Do you ever wonder what Google knows about you? Maybe you've visited Adsettings to find out what interests they think you have based on your search behavior. Or looked at Facebook to see what information the platform has collected about you. I once did this rather by accident - and was a bit shocked. And that' s despite the fact that it shouldn't really be a surprise. Nevertheless, I use Facebook at least occasionally, and Instagram much more often. Actually, I don't feel entirely comfortable with it. If you add up all the information about location, search queries, usage data and purchasing behavior that Google, Meta and the likes have on me at this point, you could probably reconstruct most of my life.
It's an uncomfortable thought when you realize that even seemingly innocuous data can be used for serious cases of identity theft. This is even true when someone uses the name and a stolen picture to create a fake profile on Instagram to send spam messages, for example.
Like me, many people claim that their privacy is important to them. However, corresponding behavior to proactively protect personal data cannot be observed in most of them.
The phenomenon of carelessly handling one's own data while at the same time worrying about the misuse of the information disclosed is known as the Privacy Paradox.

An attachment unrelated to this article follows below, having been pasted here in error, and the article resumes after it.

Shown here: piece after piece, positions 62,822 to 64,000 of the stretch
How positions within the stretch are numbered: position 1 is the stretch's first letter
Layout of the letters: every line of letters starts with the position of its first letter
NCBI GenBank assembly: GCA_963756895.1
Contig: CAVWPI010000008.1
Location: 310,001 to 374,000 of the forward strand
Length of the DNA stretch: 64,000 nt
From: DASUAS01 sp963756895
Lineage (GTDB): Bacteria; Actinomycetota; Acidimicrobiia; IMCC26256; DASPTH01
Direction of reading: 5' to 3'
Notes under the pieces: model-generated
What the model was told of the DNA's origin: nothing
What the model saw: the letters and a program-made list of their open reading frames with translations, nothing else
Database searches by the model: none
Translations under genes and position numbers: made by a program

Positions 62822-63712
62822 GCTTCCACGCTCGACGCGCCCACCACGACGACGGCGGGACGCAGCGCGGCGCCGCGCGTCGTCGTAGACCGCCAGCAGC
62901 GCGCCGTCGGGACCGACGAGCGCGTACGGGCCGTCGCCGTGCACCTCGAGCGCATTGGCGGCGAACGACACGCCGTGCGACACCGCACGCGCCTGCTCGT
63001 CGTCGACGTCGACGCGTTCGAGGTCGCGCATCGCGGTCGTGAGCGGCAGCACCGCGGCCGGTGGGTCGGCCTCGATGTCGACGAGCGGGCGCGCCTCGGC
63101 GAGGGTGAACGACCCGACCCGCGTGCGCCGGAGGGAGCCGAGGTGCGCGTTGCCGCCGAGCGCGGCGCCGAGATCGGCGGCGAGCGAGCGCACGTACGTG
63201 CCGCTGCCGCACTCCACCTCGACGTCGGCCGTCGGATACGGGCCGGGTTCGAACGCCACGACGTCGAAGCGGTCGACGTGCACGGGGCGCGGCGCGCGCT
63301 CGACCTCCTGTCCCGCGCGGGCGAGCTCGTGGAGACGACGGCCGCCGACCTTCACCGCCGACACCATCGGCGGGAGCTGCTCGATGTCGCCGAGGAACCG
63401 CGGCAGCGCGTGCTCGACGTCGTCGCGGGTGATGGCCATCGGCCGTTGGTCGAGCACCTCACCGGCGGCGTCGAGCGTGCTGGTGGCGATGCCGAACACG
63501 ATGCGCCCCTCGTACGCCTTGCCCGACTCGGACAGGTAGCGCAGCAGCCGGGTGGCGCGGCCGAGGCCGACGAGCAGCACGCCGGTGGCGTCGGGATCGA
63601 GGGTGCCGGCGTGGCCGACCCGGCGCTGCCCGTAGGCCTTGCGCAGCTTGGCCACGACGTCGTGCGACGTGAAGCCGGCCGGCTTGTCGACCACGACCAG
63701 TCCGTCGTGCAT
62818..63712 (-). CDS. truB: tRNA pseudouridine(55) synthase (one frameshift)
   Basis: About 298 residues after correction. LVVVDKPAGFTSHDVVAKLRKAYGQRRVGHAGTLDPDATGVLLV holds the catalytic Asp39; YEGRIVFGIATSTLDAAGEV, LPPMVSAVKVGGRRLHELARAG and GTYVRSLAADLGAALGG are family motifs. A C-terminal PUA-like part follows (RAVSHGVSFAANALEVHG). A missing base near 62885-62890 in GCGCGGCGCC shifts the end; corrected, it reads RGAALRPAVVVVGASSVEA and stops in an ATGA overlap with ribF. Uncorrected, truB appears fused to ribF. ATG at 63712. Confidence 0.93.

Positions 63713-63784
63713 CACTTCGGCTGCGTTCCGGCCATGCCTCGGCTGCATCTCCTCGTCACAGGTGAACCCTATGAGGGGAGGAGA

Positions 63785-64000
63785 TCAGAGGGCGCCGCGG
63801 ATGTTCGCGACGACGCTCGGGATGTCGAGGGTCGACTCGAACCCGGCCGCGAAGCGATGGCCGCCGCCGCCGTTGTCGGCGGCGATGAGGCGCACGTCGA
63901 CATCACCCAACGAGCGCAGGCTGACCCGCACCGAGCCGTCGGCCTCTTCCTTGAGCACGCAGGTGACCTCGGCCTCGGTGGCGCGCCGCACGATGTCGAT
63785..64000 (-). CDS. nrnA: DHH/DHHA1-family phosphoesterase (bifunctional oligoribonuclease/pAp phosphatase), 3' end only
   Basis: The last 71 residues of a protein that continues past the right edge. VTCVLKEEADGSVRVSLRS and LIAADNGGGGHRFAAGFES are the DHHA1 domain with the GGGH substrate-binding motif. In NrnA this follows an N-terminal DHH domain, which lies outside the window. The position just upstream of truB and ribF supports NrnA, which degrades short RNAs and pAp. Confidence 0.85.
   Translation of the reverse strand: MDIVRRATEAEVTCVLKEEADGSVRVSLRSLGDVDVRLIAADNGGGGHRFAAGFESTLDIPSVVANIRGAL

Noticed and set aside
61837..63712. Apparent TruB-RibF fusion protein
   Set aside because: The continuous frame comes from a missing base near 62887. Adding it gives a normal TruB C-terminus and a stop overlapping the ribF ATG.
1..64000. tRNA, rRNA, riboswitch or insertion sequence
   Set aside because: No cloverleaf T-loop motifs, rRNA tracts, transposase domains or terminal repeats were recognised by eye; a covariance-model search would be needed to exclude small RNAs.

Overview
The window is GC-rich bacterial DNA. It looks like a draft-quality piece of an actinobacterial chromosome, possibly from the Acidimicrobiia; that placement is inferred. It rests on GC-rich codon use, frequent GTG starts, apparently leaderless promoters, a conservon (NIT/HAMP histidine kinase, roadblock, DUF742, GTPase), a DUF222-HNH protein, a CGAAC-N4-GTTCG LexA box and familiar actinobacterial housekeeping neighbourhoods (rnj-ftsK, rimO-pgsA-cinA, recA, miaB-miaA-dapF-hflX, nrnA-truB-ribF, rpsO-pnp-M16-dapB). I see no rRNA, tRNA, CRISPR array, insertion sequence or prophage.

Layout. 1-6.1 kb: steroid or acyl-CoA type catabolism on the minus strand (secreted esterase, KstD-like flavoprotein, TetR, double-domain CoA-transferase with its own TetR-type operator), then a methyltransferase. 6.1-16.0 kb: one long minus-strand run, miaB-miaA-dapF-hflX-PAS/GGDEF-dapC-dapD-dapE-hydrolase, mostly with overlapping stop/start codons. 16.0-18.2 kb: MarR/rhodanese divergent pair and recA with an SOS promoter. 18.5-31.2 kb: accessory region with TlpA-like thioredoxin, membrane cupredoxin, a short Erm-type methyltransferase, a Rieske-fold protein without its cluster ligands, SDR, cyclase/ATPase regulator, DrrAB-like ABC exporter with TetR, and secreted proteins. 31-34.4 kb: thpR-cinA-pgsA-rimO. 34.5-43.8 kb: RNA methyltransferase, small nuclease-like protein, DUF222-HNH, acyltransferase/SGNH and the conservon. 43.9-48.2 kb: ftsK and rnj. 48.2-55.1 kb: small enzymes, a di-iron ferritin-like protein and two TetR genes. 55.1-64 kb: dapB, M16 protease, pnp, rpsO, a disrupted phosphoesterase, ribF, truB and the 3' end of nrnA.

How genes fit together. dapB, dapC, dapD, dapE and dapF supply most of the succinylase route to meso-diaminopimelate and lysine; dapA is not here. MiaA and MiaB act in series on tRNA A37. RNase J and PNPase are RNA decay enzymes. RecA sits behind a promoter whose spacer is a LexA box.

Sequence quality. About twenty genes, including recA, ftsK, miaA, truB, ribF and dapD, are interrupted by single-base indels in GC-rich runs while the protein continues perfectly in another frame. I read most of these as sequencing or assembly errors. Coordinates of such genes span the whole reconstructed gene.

Why do we worry - and at the same time behave in ways that make it more likely that our fears will come to pass?
Intentions and probabilities of success
According to the theory of planned behavior, several factors precede an action. The intention to act in a certain way (e.g., the intention: 'I protect my personal data from access by unauthorized persons.') is only one of them. The subjectively perceived pressure to behave in a certain way, such as having a profile on a certain platform, also plays an important role.
Finally, the perceived probability of success of an action also significantly determines how motivated we are to perform it. The probability of success is divided into the expected effectiveness of a measure and the perceived probability of being able to implement this measure effectively ourselves. A data protection measure could, for example, be to revoke unnecessary permissions from apps. However, anyone who assumes that this is only cosmetic and cannot really prevent the corresponding accesses will assess the general effectiveness of this step as correspondingly low. It is also possible that someone does not even know how to navigate through the settings menu to manage app permissions. In that case, they lack the conviction to be able to perform the measure themselves. Of course, these two things can also coincide, in the sense of 'Don't know how, but it doesn't matter because it won't do any good anyway.'
Here, a tension can quickly arise between good data security intentions and perceived self-efficacy. In the conflict with the behavioral intention ('protect data', the presumed general and/or individual probability of success (low) gains the upper hand and one finally gives in to the perceived pressure (log on to platform X).